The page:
Having retrieved the necessary items for tortilla soup (sans tortillas) and bouncing about in our Uncle Fred's truck, coming home, I looked down to my arm and exclaimed “Look at my white patch! I haven't seen it in years!” For now is the first time the surrounding skin was dark enough to notice a difference. My mom proceeded to attempt to remember what the particular condition was called, when one looses pigment in their skin. Silly me, I thought it was an odd birthmark all these years. According to more internet research, it turns out its a condition called Vitiligo, and is technically an autoimmune disease. My mom tells me not to panic, my husband brings me a stack of natural cure books, none of which have Vitiligo in their index. “If its an autoimmune disease its the lightest one you can get” and while my mom is right, I feel sort of arrested as I go to bed tonight, as if my arms is tingling and swelling with autoimmune germs. Just think, had I stuck to my old ways and kept to mottled sunlight through tree tops, I might never have known.

Thursday, June 24, 2010

As we cross of the days on our dollar tree calender, distancing ourselves from spring we move closer and closer to summer. Each day brings a new level of hot. I find my swamp cooler works less and less efficiently and there's not enough ice in the freezer to quench my thirst. This is day four of our Bike Riding Experiment (for lack of better title) and what a time we picked to execute it!-when sweltering heat draws nearer, breezes swing through less and less often and thus when caught resemble something of an exotic delicacy.

I recently was out of town on work (how grown up do I sound!) and my husband found himself depressed at home, driving only to work and back. He threw himself in to woodworking and found much relief in the sanding down of ugly wood, making beautiful something that was once old and ready for the trash heap. He called me victoriously one day, and ended up proposing this very experiment; “I've made it through three days on ten dollars worth of gas!” I'm a nanny for a two year old little boy named Austin, and my jaw dropped so furiously it nearly hit the kid on top of the head! I'll tell you a secret, and I trust you'll use your discretion and never breathe our secret shame to another soul; we had been spending ten dollars a day on gas. I don't like to think about that too hard or too often, as it brings me to the brink of sobbing tears. Oh the loss of a small fortune! Spent on grocery store trips! Something had to give, and Marcos' trial run was all the motivation we needed to embark upon doing a new thing.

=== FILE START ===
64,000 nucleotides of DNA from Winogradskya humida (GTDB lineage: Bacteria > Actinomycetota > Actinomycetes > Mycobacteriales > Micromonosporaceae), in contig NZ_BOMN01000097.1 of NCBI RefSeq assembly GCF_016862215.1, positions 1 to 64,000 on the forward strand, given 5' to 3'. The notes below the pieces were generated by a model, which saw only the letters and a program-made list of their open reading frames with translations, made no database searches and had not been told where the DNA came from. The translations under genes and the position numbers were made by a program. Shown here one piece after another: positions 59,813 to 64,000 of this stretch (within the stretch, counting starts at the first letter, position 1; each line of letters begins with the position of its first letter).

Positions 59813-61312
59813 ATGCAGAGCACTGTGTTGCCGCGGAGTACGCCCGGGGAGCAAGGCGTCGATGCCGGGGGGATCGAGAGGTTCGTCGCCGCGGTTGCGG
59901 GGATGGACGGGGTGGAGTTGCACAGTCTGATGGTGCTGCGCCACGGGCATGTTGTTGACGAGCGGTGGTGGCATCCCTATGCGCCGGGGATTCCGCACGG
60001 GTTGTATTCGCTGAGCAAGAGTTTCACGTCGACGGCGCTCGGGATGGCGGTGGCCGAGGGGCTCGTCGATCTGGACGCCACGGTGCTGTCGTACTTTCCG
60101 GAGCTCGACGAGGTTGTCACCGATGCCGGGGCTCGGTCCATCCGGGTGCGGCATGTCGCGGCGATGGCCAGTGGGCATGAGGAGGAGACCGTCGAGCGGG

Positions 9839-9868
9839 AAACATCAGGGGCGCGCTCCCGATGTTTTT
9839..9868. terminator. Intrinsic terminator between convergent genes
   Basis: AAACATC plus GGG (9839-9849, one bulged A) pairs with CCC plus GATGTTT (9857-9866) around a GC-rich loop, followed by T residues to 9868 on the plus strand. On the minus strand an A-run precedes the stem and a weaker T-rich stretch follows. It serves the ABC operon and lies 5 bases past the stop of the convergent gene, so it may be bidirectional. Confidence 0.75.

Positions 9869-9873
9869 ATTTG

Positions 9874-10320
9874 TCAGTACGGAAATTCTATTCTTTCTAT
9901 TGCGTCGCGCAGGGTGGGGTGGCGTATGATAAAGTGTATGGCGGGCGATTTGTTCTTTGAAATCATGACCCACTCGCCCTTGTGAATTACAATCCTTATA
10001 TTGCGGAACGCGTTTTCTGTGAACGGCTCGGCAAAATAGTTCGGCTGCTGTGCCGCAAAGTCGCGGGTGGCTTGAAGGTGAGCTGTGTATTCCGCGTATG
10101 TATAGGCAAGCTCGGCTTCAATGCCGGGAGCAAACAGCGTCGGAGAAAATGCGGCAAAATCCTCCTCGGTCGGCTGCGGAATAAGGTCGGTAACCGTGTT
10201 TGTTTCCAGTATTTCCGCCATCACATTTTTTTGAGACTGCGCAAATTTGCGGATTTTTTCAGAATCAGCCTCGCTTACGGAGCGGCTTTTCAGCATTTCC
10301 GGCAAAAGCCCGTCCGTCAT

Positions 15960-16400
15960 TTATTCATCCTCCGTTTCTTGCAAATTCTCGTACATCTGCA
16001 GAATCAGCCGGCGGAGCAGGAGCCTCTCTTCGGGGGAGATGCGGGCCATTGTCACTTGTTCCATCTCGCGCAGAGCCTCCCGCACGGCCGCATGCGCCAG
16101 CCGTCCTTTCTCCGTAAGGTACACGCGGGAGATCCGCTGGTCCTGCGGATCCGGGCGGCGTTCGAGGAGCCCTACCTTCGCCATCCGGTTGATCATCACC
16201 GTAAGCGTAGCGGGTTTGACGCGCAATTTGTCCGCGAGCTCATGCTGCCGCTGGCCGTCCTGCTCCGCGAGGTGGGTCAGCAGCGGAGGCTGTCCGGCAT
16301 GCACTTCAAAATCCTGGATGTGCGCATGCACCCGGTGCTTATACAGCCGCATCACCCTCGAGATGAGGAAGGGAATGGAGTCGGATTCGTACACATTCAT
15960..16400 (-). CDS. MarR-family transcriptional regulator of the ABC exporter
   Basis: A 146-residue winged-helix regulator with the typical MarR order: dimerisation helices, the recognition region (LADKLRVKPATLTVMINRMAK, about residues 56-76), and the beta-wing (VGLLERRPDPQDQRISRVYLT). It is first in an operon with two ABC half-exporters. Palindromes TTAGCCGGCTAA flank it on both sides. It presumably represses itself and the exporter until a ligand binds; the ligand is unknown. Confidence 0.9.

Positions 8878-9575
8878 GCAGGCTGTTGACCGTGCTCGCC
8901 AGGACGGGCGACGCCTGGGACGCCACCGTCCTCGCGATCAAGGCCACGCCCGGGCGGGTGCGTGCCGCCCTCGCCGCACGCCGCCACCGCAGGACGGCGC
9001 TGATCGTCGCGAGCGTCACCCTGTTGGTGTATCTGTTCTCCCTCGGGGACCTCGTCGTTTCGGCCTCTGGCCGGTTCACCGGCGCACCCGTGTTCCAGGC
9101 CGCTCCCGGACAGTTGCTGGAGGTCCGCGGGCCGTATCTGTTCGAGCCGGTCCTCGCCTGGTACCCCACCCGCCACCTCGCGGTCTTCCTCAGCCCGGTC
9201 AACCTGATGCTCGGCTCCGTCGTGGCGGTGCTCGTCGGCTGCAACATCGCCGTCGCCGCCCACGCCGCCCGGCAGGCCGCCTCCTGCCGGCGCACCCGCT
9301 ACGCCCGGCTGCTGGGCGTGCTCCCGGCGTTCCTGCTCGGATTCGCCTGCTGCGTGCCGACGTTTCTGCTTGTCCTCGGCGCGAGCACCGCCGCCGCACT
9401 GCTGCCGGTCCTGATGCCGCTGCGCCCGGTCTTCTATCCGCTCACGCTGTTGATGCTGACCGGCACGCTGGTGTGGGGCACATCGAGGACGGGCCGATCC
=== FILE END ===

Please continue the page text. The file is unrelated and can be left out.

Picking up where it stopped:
We discussed it, laying down rules as if we were playing a high stakes poker game. I feel not unlike a contestant in the amazing race, and though I've never really watched the show, I feel the comparison is not far off, for what we are doing is in some ways, Amazing. Saving the world, and our pocket books, one grunt and pedal at a time. The rules are simple; if its within riding distance, ride we must. I already here cries of excuses from the grandstands “What distance is too far if the world and its wildlife and our children's futures are at stake?!” (and no, I don't think that's dramatic.) And I call back that there are a LOT of distances too great when you've been called to cross them on a ancient single speed Schwinn whose steely frame weighs as much as a large overfed child. Add onto that the fact that the last time I worked out, expending any particular effort, was in junior high, and I stopped because I got a hernia. And THAT was doing Pilates. I'm an average looking girl, not overweight appearing to any significant degree. My Va just has a bit more O's to its VOOOOM than Dr. Oz's Website says it should. So perhaps we should add another victim to our list of things we're saving, not just the world or our pocket books, but my ass is on the line here too.

Today is day four of our Bike Riding Experiment, and needless to say, the last three days have not been easy. Its not easy to carry groceries home on a bike. Its also not easy to run into your cousin en route on his bike ride and play catch up, while all you're trying to do is play Lets-See-How-Much-Further-I-Can-Go-Before-I-Fucking-Die. (I was excited to see him, don't get me wrong. It had been too long, and plus, now we have something in common. Plus I think he's super cool with his backpack that has the tubey-thing to drink water out of. Like the kid in first grade with the new kicks.) But I'm here now. I'm doing this. And if you want to, you can follow along here; you can live vicariously through Marcos and I, or perhaps (and this is what I'm hoping for) you can know that this life style isn't JUST for the REI crowd with their backpacks with the tubey-things, for young hipsters who look like hobos on purpose. And its not just for Liberal Go Greeners either (although there's nothing wrong with that. I'm a Go Green-er Girl myself). This is for anyone who sees that our way of life is not going to work much longer, on the global scale (BP oil spill anyone?) or a personal scale (mounting debt and obesity?) (or just plain unhealthy, can live beneath my means no matter how hard I try?) Its time to do a new thing. And that's what I, and We, are here to do. I will tell you about my thoughts that accumulate on the bike rides (and there are plenty of those!) I'll also tell you if it gets any easy, and how much harder it becomes before that elusive easy sets in, if it ever does. And To be honest some stuff will probably sneak in that has nothing to do with bike riding, like religion and spiritual beliefs, and that's okay. I'm just along for the ride, to see what I see along the way.